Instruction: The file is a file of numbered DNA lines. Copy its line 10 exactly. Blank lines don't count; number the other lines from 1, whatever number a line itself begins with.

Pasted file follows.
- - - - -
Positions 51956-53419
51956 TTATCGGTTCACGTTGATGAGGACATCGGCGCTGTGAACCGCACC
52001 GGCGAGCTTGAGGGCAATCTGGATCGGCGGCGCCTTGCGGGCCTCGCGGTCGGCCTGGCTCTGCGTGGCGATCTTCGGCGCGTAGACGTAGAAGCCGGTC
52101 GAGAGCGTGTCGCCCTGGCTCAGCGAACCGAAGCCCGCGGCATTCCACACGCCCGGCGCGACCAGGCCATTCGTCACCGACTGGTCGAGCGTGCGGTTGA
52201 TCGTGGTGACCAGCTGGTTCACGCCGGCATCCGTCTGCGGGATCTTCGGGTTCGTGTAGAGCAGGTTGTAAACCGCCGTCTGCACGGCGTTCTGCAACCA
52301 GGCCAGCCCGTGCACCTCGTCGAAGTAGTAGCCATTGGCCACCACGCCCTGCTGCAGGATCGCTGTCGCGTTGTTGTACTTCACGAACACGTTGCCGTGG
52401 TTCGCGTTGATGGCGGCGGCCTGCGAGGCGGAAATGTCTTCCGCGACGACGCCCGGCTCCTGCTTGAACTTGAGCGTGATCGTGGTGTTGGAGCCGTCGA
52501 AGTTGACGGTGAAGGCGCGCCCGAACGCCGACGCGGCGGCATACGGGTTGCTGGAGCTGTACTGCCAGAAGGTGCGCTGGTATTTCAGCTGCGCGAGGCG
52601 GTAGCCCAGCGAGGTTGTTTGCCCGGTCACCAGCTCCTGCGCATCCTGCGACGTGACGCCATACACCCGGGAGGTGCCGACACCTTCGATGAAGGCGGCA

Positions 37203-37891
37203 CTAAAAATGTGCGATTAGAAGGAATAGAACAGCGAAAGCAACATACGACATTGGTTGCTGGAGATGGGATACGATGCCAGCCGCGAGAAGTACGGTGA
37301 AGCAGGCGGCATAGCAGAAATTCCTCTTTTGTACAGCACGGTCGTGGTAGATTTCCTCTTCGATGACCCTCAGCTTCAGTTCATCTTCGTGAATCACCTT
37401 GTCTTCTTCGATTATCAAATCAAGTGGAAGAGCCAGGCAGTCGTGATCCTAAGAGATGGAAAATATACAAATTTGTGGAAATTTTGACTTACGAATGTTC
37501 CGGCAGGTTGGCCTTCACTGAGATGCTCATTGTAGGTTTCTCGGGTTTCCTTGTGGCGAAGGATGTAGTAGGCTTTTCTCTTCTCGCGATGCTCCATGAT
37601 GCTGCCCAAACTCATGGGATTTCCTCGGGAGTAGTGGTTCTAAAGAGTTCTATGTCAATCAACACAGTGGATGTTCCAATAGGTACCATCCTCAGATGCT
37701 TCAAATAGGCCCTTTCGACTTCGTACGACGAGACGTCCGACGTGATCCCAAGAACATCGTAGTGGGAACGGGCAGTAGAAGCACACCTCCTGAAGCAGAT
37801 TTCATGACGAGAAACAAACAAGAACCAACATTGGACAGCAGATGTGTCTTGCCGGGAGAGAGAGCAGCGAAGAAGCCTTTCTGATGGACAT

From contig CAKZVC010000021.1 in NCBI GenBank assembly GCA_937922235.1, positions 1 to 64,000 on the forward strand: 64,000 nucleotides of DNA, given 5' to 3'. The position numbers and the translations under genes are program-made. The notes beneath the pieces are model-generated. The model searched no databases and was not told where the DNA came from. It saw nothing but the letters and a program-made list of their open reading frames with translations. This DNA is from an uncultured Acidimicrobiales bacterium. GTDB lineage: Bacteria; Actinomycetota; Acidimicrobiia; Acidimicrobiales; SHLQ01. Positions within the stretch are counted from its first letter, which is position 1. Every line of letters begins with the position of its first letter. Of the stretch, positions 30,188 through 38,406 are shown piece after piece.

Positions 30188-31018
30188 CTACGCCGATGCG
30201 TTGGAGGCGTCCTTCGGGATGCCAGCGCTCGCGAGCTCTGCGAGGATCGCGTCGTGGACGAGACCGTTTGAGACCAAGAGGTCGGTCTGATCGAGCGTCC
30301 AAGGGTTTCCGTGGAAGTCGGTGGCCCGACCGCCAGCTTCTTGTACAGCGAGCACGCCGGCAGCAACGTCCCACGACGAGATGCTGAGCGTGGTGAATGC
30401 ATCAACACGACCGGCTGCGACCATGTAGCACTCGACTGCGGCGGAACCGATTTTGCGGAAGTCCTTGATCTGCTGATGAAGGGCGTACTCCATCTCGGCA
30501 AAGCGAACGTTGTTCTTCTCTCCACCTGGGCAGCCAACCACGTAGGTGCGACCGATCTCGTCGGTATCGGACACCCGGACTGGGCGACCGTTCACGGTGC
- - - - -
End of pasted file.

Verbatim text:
Positions 37203-37891